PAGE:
Titanosaurus indicus was perhaps the first dinosaur discovered in India by Richard Lydekker in 1877 in the Narmada valley. This area has been one of the most important areas for paleontology in India. Another dinosaur known from India is Rajasaurus narmadensis, a heavy-bodied and stout carnivorous abelisaurid (theropod) dinosaur that inhabited the area near present-day Narmada river. It was 9 m in length and 3 m in height and somewhat horizontal in posture with a double-crested crown on the skull.
Himalayacetus subathuensis the oldest-known whale fossil of the family Protocetidae (Eocene), about 53.5 million years old was found in the Simla hills in the foothills of the Himalayas. This area was underwater (in the Tethys sea) during the Tertiary period (when India was an island off Asia). This whale may have been capable of living partly on land.   Other fossil whales from India include Remingtonocetus approximately 43-46 million years old.
Several small mammal fossils have been recorded in the intertrappean beds, however larger mammals are mostly unknown. The only major primate fossils have been from the nearby region of Myanmar.
- See also Geology of India
The exploitation of land and forest resources by humans along with hunting and trapping for food and sport has led to the extinction of many species in India in recent times.
Probably the first species to vanish during the time of the Indus Valley civilisation was the species of wild cattle, Bos primegenius nomadicus or the wild zebu, which vanished from its range in the Indus valley and western India, possibly due to inter-breeding with domestic cattle and resultant fragmentation of wild populations due to loss of habitat.
Notable mammals which became or are presumed extinct within the country itself include the Indian / Asiatic cheetah, Javan rhinoceros and Sumatran rhinoceros. While some of these large mammal species are confirmed extinct, there have been many smaller animal and plant species whose status is harder to determine. Many species have not been seen since their description. Hubbardia heptaneuron, a species of grass that grew in the spray zone of the Jog Falls prior to the construction of the Linganamakki reservoir, was thought to be extinct but a few were rediscovered near Kolhapur.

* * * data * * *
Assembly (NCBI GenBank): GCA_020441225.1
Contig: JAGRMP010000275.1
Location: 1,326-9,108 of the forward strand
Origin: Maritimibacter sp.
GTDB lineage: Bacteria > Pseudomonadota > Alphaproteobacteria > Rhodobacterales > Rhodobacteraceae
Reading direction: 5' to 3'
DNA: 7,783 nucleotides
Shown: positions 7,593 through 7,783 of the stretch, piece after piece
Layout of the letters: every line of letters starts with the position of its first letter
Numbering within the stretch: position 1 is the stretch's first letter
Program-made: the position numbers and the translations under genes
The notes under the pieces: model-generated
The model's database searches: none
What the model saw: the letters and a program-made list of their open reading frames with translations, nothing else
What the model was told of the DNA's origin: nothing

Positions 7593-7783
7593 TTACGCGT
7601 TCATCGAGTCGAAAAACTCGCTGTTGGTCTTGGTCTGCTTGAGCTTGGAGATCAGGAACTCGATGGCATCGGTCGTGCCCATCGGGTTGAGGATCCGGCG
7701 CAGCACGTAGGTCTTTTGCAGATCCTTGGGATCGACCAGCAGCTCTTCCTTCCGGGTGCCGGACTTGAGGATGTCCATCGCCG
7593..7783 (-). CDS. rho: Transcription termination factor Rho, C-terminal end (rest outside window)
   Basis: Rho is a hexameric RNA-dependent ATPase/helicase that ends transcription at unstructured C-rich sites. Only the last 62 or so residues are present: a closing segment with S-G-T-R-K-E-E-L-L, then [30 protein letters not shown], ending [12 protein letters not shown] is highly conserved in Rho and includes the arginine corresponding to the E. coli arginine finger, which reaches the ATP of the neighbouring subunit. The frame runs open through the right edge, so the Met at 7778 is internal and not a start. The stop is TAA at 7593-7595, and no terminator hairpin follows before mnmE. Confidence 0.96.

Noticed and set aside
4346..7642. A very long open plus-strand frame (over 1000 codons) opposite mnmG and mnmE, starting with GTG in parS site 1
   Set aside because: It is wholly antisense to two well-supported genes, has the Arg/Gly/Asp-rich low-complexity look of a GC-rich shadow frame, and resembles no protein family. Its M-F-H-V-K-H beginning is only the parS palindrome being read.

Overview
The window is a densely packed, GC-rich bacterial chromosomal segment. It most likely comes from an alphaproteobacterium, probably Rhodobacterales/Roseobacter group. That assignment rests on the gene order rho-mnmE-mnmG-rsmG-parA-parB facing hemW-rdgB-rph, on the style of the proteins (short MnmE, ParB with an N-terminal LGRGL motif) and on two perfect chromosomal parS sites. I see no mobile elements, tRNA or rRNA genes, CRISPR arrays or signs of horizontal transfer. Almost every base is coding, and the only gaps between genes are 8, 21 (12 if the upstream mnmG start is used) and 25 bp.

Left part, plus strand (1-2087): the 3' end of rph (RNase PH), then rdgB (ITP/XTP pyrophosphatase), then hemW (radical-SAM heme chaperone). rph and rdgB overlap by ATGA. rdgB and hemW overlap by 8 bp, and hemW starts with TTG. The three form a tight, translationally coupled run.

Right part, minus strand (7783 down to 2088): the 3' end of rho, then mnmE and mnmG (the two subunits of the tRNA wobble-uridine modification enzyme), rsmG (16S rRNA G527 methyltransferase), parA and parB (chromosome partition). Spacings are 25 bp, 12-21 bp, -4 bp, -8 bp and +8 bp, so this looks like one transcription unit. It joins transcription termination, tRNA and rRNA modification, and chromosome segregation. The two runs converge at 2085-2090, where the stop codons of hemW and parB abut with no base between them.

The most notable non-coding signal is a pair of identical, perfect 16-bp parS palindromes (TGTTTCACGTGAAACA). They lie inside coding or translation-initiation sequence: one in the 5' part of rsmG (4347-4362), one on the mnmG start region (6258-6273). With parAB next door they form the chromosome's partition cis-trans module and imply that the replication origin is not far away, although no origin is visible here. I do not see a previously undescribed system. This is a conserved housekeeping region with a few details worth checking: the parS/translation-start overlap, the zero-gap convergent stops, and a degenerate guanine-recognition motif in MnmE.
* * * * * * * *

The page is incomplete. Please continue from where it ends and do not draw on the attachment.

Some species of birds have gone extinct in recent times, including the pink-headed duck (Rhodonessa caryophyllacea) and the Himalayan quail (Ophrysia superciliosa). A species of warbler, Acrocephalus orinus, known earlier from a single specimen collected by Allan Octavian Hume from near Rampur in Himachal Pradesh was rediscovered after 139 years in Thailand. Similarly, the Jerdon's courser (Rhinoptilus bitorquatus), named after the zoologist Thomas C. Jerdon who discovered it in 1848, was rediscovered in 1986 by Bharat Bhushan, an ornithologist at the Bombay Natural History Society after being thought to be extinct.
Destruction of animal species
Though India currently is considered a mega diverse country with many of the world's species sadly, hunting is a thing which has played a crucial part in the lessening of the number of animals. One of the most effected animal is the tiger. It has been ruthlessly hunted by the masterminds who send innocent villagers to do these jobs. It is a hugely successful business which is due to the high demand of tiger bones for traditional Chinese medicines. The rhino found mostly in Kaziranga too is depleting fast for the enormous demand. The back seat has been given to the fauna by the Indian government, and the fines that have to be paid are mostly lesser than the money they earn by the poaching. If something is not done fast, then many species shall instantly become extinct and others in due course. Many people and even companies have expressed strong concern over such topics.
An estimate of the numbers of species by group in India is given below. This is based on Alfred, 1998.
|Taxonomic Group||World species||Indian species||% in India|
|Grand Total (Protosticta+Animalia)||1228153||871318||7.09|
Taxonomic lists and indices
This section provides links to lists of species of various taxa found in India.
- Fishes of India
- Amphibians of India
- Reptiles of India
- Birds of South Asia
- Mammals of India
See Flora of India to get information for plants
- Endemic birds of South Asia
- Ecoregions in India
- Indian natural history
- Indian Council of Forestry Research and Education
- Flora and fauna of Karnataka
- List of Indian state birds
- Endangered Mammals of India
- Flora of India
- The Fauna of British India, Including Ceylon and Burma.
- Wildlife of India
- Great Nicobar Biosphere Reserve, Andaman and Nicobar Islands, India